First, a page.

Surprisingly, although Benjamin Franklin was an accomplished inventor, scientist, writer, philosopher, statesmen, diplomat, and abolitionist, he did not actually graduate from the finest institutions of higher learning. Benjamin Franklin’s greatest education came not from any type of formal school but instead from his own life and experience.
Benjamin Franklin's Schooling
Here’s what is known about Franklin’s formal education:
- Franklin’s father sent Benjamin to the Boston Latin School at age eight. This public school designed to provide education in the humanities to all boys regardless of their social class. This was common practice at the time, especially for those who would eventually enter into ministry. Franklin’s father aspired that Benjamin would one day be a preacher, and thus sent him along this traditional track of education.
- Benjamin's father started to have second thoughts about Benjamin's potential future in the ministry and decided, instead, to transfer Benjamin to a school that focused on subjects like writing and mathematics which would be practical if Benjamin was to enter the family business.
- Benjamin was sent to the George Brownell’s English school for writing and arithmetic less than a year after he began at the Boston Latin School. Franklin immediately excelled, most of all in the field of writing.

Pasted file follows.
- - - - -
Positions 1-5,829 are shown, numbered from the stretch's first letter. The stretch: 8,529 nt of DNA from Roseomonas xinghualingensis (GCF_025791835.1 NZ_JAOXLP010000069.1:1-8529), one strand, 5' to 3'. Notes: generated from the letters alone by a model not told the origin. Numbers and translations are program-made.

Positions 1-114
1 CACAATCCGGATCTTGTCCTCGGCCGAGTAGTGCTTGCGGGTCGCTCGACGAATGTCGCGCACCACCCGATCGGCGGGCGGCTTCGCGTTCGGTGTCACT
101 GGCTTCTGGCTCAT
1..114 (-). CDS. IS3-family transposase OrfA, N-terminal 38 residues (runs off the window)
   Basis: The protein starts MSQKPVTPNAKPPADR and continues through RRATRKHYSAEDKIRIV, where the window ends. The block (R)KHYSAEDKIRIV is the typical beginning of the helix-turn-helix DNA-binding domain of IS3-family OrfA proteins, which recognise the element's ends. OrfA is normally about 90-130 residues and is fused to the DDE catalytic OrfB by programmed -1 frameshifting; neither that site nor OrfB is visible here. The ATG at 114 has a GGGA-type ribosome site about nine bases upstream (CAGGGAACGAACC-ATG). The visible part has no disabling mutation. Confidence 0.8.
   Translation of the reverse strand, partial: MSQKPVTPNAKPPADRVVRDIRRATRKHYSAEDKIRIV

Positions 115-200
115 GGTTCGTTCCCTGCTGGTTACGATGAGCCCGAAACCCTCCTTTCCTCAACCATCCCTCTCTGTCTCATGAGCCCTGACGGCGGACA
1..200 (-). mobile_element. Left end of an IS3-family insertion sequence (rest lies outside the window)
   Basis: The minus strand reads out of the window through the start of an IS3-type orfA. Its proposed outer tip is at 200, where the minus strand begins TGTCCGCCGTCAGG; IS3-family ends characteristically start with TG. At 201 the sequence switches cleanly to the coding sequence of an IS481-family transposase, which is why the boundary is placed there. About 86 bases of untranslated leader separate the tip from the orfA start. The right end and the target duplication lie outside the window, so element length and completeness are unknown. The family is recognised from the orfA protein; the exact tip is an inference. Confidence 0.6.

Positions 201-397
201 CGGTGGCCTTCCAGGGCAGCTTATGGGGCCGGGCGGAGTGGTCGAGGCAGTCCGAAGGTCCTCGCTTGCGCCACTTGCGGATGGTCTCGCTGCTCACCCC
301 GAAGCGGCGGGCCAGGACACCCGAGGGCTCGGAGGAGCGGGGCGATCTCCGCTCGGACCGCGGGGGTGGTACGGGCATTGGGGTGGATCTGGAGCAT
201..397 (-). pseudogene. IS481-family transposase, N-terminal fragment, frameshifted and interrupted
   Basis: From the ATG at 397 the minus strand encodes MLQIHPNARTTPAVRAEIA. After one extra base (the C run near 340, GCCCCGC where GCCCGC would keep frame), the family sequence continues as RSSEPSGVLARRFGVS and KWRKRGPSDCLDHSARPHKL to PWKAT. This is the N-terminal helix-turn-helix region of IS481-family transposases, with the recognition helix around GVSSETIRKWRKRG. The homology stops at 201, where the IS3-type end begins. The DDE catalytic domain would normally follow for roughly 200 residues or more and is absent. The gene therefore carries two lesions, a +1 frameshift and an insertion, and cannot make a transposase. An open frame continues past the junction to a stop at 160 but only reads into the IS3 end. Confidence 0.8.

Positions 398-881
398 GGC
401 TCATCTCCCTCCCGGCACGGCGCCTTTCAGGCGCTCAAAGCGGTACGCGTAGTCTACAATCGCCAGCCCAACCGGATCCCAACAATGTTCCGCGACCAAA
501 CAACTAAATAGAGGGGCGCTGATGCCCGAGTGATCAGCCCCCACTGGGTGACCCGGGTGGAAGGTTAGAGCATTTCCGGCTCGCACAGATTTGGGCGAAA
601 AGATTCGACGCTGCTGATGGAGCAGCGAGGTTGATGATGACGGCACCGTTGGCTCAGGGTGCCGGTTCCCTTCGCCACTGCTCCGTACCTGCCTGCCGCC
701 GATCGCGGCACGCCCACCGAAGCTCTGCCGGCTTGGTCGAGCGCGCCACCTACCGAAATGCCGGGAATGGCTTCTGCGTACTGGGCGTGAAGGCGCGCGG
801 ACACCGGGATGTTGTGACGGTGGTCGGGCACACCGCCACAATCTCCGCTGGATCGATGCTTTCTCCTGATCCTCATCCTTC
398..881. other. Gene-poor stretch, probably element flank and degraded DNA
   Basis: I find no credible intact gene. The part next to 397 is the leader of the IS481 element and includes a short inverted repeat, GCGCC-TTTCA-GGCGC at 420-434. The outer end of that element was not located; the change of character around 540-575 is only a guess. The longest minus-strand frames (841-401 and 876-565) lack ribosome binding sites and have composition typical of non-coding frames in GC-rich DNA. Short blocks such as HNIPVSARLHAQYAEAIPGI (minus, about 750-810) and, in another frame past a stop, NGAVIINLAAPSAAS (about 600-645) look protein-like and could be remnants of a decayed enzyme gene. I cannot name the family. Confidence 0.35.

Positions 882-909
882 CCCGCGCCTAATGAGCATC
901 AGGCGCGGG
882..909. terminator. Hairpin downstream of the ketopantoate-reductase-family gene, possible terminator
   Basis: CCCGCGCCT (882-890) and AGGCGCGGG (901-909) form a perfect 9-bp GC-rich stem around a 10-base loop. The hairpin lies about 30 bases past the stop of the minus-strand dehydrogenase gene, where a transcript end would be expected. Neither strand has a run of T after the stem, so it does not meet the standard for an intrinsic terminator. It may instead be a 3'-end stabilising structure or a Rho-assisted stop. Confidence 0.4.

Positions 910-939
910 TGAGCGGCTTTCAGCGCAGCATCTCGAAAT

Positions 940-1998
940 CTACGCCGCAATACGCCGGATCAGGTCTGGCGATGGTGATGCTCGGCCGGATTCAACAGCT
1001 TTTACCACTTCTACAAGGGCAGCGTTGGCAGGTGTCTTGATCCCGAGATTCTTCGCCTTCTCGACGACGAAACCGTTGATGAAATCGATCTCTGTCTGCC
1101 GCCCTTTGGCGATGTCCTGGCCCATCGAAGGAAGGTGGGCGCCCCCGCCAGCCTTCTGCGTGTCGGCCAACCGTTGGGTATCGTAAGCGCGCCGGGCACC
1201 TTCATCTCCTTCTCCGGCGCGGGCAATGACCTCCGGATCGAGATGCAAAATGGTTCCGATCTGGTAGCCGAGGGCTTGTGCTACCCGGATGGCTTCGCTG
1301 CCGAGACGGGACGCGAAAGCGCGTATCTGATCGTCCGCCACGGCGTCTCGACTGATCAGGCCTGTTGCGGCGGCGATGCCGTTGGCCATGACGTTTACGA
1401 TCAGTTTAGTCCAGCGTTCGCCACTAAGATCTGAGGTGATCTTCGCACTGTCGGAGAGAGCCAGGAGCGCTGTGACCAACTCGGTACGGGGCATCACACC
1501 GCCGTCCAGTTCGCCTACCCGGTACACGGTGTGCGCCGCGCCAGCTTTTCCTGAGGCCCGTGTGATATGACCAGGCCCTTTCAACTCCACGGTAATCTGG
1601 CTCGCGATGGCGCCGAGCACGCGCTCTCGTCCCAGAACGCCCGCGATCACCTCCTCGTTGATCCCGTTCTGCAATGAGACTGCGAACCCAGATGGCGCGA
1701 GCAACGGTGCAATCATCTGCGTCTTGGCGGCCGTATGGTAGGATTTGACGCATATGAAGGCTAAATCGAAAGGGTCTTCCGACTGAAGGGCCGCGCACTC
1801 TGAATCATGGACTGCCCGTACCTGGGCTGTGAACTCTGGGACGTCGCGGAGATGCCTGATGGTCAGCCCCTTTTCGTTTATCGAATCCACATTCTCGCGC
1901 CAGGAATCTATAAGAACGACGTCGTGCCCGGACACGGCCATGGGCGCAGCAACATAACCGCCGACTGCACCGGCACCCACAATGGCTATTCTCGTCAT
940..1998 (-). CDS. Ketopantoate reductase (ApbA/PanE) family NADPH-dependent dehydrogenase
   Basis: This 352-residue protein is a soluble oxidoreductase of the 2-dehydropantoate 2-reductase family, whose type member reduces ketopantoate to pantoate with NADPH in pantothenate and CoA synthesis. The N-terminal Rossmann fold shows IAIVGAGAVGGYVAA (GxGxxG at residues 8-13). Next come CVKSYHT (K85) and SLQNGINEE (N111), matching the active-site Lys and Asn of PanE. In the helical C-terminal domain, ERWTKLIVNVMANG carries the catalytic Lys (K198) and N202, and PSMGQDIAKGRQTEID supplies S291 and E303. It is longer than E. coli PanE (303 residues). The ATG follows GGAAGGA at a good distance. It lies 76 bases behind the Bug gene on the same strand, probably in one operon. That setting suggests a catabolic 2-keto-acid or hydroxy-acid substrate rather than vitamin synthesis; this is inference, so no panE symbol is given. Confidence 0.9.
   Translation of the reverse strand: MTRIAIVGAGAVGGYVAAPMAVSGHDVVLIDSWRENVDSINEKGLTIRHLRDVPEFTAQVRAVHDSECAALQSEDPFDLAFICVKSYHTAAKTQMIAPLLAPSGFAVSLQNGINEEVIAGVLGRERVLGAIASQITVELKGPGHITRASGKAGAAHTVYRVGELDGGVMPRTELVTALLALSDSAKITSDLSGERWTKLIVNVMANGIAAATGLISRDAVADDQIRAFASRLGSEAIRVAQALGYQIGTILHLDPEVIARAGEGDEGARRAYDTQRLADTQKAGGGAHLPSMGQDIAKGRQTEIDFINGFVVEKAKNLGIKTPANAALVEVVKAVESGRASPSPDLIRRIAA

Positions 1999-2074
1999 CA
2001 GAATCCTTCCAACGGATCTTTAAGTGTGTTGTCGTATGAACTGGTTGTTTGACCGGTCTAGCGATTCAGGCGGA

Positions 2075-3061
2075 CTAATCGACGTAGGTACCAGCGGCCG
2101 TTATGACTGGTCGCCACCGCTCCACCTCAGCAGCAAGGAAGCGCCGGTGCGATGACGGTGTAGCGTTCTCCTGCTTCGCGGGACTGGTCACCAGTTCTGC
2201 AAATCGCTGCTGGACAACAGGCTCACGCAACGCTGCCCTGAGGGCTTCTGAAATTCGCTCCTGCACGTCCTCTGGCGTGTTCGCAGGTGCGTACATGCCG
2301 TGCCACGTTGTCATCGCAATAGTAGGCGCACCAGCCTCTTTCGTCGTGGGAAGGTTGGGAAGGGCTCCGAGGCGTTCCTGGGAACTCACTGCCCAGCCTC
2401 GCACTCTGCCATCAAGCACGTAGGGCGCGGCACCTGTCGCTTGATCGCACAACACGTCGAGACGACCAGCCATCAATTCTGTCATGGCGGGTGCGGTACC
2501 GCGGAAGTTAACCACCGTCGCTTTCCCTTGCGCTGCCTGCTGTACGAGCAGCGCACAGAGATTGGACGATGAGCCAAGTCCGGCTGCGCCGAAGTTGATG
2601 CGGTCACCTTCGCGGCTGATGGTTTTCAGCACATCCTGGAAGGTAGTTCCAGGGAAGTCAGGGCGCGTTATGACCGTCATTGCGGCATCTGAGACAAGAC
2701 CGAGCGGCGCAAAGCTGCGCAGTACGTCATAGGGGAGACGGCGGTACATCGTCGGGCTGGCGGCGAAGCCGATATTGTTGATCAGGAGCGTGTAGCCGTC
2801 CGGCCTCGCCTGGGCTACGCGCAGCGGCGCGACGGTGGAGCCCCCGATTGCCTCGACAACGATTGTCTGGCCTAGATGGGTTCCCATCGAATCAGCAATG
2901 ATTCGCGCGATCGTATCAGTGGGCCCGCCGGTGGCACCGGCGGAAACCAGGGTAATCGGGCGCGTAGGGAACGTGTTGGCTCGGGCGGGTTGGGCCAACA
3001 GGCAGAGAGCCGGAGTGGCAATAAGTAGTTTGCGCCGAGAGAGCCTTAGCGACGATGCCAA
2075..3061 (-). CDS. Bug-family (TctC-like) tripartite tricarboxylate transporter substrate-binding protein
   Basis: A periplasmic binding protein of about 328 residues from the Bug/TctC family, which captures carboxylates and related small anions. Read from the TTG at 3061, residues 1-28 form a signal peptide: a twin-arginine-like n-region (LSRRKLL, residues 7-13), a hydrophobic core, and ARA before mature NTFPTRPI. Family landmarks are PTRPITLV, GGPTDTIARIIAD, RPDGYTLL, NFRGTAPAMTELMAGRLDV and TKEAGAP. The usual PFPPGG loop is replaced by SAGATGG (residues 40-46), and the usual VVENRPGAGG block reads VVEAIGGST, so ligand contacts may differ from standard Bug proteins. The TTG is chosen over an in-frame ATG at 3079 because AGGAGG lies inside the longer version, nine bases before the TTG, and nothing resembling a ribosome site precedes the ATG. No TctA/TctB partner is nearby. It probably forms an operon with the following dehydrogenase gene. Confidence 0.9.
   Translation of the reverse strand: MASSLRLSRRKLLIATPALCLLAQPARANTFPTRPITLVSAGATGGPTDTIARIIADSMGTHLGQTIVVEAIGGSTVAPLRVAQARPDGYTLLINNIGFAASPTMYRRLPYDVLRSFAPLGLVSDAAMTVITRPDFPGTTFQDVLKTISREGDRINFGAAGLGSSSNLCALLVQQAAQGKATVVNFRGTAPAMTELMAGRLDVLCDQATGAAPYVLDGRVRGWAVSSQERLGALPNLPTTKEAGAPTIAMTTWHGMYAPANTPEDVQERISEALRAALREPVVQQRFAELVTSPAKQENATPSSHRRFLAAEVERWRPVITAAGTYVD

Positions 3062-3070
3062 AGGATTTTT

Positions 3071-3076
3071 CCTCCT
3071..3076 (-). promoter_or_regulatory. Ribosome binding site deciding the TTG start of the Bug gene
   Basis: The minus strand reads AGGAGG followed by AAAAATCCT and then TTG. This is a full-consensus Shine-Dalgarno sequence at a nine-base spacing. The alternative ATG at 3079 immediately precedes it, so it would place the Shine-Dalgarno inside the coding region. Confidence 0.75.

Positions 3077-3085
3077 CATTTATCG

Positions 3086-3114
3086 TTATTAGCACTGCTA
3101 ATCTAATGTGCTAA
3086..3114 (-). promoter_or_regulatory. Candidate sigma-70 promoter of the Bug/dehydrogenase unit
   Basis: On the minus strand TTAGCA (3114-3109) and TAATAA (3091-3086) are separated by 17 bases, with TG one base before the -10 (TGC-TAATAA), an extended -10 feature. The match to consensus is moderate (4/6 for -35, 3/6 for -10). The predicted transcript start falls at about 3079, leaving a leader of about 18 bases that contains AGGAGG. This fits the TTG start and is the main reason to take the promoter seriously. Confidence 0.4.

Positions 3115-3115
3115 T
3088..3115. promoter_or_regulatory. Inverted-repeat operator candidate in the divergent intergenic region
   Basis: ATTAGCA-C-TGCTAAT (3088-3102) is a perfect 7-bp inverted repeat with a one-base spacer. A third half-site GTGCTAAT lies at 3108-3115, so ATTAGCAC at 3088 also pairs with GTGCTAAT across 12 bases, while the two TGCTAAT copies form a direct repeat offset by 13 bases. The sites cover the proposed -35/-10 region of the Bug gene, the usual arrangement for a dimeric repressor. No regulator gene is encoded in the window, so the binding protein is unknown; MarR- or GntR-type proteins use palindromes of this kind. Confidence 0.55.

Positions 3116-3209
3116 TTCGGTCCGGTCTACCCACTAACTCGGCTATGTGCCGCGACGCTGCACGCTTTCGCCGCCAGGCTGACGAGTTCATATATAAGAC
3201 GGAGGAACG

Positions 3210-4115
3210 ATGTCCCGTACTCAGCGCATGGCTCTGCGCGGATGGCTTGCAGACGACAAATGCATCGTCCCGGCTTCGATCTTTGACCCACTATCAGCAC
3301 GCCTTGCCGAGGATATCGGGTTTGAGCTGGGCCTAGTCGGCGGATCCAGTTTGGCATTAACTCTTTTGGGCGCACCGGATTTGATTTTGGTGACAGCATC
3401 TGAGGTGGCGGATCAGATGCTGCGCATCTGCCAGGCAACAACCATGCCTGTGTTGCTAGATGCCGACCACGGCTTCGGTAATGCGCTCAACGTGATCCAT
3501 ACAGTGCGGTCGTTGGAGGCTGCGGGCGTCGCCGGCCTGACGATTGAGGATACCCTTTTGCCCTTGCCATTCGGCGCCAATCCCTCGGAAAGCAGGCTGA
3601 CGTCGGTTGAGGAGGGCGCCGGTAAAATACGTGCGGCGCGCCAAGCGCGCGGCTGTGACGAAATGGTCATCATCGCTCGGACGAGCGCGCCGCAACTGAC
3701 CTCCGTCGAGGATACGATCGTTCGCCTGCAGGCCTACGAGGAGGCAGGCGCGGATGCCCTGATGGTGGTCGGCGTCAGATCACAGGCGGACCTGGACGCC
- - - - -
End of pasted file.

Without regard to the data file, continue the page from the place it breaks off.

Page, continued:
- Franklin stayed at George Brownell’s school until he was 10, when family finances caused the need for Benjamin to stop his formal education in order to take up a post at his father’s candle-making store.
- At age 12, Benjamin took an interest in the business of printing, especially given his voracious appetite for reading and writing. As a result, Ben assumed an apprenticeship in the printing office of his brother James, where he learned much about the process of printing.
Further education came directly from Franklin’s personal studies and communications with others. There is no additional evidence of formal schooling.
By reviewing his history, it can be said that where Benjamin Franklin went to school is not as important as his contribution to history and the knowledge he brought to bare as a founding father of our country.